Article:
This last one is easy. You need to put yourself out there as a solo marketer or marketing team and do something fundamentally different than before: pay attention to sales.
Now, I Have a Challenge for You -- It'll Only Take a Minute!
While what I've sketched out in this article can take a lot of work, you can still achieve measurable results and marked improvement with alignment by taking a single step forward.
So, what's one small thing you can do today to foster a better relationship with your sales team?
Here are a few ideas:
- Send out a quick Google survey with a single question: "If marketing could create one piece of content that would make your job easier, what would it be?"
- Schedule a monthly one-on-one with your sales reps. Your agenda should include explaining why you want to have this chat (to get ideas and feedback from sales), provide an opportunity for sales to share problems and ideas, and allow for marketing to do the same.
- Send the most recent piece of content you've created to a sales team member and ask for their thoughts and feedback.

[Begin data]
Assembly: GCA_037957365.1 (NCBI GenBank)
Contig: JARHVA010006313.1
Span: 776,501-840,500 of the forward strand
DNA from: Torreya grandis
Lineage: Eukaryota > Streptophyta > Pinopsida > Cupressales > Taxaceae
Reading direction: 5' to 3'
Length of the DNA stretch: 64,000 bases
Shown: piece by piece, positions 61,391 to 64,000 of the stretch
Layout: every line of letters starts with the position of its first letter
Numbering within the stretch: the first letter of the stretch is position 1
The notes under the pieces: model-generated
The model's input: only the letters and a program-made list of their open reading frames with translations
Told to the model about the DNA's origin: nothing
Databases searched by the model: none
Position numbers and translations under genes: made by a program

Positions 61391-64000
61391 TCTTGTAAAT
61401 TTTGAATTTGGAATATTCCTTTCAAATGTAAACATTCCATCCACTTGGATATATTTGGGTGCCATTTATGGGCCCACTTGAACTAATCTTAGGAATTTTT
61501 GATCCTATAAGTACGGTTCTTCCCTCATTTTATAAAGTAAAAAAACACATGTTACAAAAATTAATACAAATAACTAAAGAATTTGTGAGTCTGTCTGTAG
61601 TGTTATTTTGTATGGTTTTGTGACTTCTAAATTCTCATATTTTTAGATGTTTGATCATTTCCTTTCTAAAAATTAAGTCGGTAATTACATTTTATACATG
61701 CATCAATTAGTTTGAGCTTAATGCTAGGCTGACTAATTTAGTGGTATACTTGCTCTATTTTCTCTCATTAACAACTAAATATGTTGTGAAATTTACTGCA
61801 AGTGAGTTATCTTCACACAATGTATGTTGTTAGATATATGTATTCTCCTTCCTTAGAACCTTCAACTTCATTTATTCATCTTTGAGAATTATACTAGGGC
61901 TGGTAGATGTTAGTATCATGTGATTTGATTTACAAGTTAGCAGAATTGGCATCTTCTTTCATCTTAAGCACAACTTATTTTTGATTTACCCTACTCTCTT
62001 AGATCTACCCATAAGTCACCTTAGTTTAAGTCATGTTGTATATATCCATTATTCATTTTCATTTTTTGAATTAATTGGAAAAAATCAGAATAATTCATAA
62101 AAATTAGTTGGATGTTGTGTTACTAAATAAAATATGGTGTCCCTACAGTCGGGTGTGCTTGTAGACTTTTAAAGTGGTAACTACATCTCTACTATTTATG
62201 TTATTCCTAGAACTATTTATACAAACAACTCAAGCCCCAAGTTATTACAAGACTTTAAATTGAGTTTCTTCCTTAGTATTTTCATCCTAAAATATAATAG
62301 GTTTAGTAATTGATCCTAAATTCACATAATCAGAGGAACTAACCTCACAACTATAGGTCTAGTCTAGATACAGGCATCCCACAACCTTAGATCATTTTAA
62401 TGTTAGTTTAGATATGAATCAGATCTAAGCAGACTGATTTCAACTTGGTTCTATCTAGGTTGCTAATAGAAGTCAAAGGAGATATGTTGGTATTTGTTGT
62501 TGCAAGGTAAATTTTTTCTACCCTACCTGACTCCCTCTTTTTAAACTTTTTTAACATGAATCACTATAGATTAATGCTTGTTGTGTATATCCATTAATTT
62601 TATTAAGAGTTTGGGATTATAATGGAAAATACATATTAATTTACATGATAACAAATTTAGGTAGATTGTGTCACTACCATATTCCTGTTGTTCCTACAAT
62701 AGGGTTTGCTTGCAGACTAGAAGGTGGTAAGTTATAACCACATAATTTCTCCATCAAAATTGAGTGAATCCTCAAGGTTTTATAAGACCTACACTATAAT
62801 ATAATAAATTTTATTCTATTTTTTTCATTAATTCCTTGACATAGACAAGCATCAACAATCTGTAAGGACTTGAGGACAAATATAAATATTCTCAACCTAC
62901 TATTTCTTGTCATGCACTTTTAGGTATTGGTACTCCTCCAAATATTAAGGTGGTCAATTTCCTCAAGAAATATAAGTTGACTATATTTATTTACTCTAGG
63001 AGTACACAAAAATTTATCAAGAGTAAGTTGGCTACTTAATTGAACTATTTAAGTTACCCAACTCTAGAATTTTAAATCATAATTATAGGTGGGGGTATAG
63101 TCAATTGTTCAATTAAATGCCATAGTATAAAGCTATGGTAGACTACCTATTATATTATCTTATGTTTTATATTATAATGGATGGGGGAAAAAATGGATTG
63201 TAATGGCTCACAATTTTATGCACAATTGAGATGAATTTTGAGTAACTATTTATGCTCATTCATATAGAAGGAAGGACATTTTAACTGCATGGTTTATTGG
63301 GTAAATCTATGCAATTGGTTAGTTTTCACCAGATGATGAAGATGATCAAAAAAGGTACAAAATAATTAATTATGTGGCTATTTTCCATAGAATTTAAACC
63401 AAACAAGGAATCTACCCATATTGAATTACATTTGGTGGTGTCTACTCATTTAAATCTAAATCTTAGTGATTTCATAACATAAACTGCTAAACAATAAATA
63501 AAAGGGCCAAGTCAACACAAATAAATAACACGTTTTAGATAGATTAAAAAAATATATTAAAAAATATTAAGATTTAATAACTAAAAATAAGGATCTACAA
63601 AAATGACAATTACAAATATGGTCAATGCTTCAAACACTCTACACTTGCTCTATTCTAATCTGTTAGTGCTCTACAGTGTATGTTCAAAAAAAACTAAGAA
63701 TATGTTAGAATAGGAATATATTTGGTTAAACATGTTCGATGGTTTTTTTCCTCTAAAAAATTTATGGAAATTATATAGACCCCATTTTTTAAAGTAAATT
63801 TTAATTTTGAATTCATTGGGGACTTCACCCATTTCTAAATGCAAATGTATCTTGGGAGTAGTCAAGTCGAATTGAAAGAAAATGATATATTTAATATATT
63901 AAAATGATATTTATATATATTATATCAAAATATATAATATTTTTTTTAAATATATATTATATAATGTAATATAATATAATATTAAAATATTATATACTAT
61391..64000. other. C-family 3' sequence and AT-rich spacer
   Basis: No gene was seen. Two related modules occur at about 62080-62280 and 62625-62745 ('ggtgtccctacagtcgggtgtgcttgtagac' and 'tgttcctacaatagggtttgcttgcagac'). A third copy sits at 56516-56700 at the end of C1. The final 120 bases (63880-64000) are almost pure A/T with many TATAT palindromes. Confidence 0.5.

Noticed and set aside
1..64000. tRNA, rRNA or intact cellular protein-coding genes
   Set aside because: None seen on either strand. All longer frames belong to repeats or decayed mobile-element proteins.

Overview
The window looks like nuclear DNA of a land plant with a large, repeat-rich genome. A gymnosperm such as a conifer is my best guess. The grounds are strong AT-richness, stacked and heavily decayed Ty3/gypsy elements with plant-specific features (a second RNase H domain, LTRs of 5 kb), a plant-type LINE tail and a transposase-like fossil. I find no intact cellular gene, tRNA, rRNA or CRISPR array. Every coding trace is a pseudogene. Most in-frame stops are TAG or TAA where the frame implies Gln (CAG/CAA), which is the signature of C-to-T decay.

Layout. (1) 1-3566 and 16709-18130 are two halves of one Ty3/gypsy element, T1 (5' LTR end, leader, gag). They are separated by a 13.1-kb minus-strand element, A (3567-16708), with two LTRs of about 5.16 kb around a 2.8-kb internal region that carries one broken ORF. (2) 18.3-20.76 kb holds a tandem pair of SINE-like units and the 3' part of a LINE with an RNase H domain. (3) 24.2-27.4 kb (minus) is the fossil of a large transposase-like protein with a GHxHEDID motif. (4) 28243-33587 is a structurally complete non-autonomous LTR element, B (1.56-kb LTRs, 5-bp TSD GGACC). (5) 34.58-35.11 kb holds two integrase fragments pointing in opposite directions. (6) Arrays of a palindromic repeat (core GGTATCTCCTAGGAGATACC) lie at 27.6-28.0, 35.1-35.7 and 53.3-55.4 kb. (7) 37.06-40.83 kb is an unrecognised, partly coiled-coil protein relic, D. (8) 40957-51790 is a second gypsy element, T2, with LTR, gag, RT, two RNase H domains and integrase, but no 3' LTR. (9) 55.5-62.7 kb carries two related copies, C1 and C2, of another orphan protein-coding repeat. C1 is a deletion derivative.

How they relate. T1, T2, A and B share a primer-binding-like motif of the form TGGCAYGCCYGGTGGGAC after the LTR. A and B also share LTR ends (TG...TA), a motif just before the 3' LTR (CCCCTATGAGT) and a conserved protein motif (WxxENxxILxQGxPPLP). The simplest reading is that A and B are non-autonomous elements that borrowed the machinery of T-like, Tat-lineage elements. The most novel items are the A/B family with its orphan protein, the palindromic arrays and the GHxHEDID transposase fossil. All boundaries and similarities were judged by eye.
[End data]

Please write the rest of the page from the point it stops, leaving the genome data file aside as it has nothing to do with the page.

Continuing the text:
Those are just examples, but my challenge to you is to take a moment right now to commit to taking a single action today.
Then, write it down. You can either do so here as a comment -- I'd love to see what you come up with -- or on a post-it note or to-do list.
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About Liz Murphy
Liz has a single goal: To empower organizations to differentiate themselves as industry leaders through game-changing content. Prior to joining IMPACT, Liz worked for over 10 years in various editorial, marketing and client relations roles for brands including Quintain Marketing, LivingSocial and CQ Press. Outside of the office, Liz lives in Annapolis, Maryland, with her husband and two dogs. She loves public radio, but considers herself emotionally allergic to olives. Liz is also a freelance beer writer and an enthusiastic camper.